24 October 2017Insurance

Munich Re seeks US growth as rates rise on back of nat cats

Munich Re is seeking opportunities to grow in North America after losses stemming from the large nat cat events in the third quarter improve pricing, Hermann Pohlchristoph, member of the board of management at Munich Re, told Baden-Baden Today.

It is estimated that hurricanes Irma, Harvey and Maria which hit North America in the third quarter will cause around $100 billion in combined insured losses.

The reinsurance industry sees the events as an opportunity to raise prices which have been under pressure in recent years due to the absence of large losses and an overcapacity as third party investors have deployed capital into the reinsurance sector while seeking higher yields in a historically low interest rate environment.

The traditional reinsurance market has been complaining about inadequate rate levels, particularly in the nat cat market, for a while and has been pushing for higher rates in past renewals. After the large losses, the industry is in a better position to get what it is asking for.

“One would expect positive price impacts from this, also considering that for the last five years across the board and in all regions of the world there has been very significant price deterioration. Property cat rates in the last five years fell by some 40 to 50 percent, so very dramatically,” Pohlchristoph said.

After the third quarter nat cat losses, the traditional reinsurers may have the alternative market participants on their side as these will also want higher returns, he suggested.

“After the significant losses, investors are probably expecting higher yields and higher returns and this will also drive prices in the retro market. We already see that happening in the retro market,” Pohlchristoph said.

Before the third quarter events, reinsurers like Munich Re have been struggling to find profitable growth opportunities in P&C and have been shedding business as rates were often deemed inappropriate. But now North America may offer the business opportunity Munich Re was waiting for.

“Here the capacity can be placed at the currently most attractive rates,” Pohlchristoph said.

Munich Re has not yet disclosed any estimates for the losses it is expecting for its own business from the third quarter events. But in mid-September the reinsurer issued a profit warning following the hurricanes in the US. Losses from Harvey and Irma could mean that Munich Re will miss its profit guidance of €2.0 to €2.4 billion for 2017, the company said in a September 13 press release.

“Our risk appetite remains unchanged. We have not yet disclosed any more concrete loss estimates. This is work in progress, but we are absolutely sure that our risk appetite can stay the same. It is not an event that would put us under pressure in that regard,” Pohlchristoph said.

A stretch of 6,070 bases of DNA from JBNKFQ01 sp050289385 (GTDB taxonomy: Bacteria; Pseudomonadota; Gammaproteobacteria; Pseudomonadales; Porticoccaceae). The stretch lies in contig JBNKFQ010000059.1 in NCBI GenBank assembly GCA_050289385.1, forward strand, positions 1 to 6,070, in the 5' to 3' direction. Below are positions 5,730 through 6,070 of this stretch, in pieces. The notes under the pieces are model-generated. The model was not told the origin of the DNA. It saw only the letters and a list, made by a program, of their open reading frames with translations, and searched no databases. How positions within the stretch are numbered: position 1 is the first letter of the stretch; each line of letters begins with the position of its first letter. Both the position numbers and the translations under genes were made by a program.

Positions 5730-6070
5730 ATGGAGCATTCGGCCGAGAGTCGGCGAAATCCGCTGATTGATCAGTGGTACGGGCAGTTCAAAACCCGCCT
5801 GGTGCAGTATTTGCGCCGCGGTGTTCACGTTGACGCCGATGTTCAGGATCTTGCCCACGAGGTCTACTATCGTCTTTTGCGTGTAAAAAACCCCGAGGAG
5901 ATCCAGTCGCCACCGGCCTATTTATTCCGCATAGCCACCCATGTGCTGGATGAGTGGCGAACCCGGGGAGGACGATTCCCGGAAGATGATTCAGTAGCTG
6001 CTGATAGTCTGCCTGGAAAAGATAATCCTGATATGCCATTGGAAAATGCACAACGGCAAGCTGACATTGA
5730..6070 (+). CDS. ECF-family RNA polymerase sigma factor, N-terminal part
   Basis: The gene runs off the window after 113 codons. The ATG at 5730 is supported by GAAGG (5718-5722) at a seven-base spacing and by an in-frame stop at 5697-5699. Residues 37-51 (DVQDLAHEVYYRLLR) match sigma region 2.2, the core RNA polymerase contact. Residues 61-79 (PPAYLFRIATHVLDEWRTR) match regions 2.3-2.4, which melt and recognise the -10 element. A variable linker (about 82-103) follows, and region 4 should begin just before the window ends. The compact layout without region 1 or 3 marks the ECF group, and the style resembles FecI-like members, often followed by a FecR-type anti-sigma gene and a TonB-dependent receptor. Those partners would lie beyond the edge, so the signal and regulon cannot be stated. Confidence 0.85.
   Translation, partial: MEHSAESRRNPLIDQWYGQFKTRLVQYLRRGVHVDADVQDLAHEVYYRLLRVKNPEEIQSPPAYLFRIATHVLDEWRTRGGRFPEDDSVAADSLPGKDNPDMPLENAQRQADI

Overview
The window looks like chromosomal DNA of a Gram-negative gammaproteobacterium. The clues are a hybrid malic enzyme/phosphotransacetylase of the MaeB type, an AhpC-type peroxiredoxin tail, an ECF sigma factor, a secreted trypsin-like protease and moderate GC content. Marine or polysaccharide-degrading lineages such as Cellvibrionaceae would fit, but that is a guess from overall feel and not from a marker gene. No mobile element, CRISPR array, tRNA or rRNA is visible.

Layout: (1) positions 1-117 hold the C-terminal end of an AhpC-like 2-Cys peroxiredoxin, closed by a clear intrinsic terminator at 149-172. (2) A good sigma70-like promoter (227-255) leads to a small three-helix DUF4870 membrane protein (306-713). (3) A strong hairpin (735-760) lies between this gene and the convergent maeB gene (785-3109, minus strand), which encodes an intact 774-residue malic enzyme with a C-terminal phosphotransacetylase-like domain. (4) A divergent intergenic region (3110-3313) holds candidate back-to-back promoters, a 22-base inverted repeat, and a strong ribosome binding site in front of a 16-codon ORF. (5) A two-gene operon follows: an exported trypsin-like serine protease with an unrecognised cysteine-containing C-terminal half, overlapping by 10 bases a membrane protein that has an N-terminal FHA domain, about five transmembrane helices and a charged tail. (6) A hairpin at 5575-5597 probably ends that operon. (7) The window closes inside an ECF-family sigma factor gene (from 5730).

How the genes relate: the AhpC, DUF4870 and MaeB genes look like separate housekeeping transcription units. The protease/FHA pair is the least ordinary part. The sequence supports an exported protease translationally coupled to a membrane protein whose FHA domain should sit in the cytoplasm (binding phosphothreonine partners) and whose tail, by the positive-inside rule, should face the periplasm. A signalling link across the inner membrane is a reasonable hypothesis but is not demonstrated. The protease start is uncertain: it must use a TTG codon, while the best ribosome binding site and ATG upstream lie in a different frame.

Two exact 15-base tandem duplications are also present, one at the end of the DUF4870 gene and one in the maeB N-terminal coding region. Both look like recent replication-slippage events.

“If there are opportunities when prices are adequate we will be there,” he noted.

Opportunities may appear as the US National Flood Insurance Program (NFIP) transfers more risk to the private sector.

Hurricane Harvey, which is expected to have caused a combined wind, surge, and inland flood losses of between $70 and $90 billion, was mainly a flood event. It may produce at least $4 billion in flood claims to the NFIP reinsurance programme, according to estimates. However, most of the flood losses are expected to be uninsured.

The NFIP is now over $30 billion in debt to US taxpayers, and it may need an additional $16 billion to cover claims from recent storms, particularly Harvey.

The NFIP placed its first significant reinsurance programme in January 2017, ceding $1.04 billion of coverage to a group of 25 private reinsurers and Lloyd’s syndicates in an effort to reduce the accumulation of future debt to the Treasury. Munich Re has also participated in this panel.

The reinsurers that provided the NFIP with flood reinsurance protection are expected to suffer a total loss given the magnitude of Harvey-caused flooding.

US Congress has extended the deadline to reauthorise the NFIP. The programme’s original deadline of September 30 was pushed back to December 8.

“We very much hope this programme will go on,” Pohlchristoph said. He expects that Harvey with the significant flooding in the Houston area will drive the political decision-making in that direction.

“I would be very surprised if we don’t see any significant changes here,” he noted.

While it is fairly clear that rates will increase in the areas hit by the recent nat cat events, it is less clear how this will affect rates elsewhere.

“At the moment it is very difficult to assess and quantify how price increases could look in other parts of the world,” Pohlchristoph said.

“But it’s clear that when you think about a reinsurance portfolio this is a global business and at the end there is also some kind of internal competition for capacity, so we would direct our capacity to those areas which offer the biggest profitability,” he noted.

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More on this story

26 October 2017   Munich Re is expecting a third-quarter loss of €1.4 billion owing to exceptional major-loss expenditure while projecting a small profit for the full year 2017.
9 November 2017   Munich Re incurred a net loss of €1.4 billion in the third quarter of 2017 due to the impact of natural catastrophes in North America but expects “significant” market recovery.
9 November 2017   Munich Re expects around €350 million net profit for the full year of 2017 subject to fourth quarter developments but sees significant signs of improvement in the operating environment for 2018, chief financial officer Jörg Schneider suggested.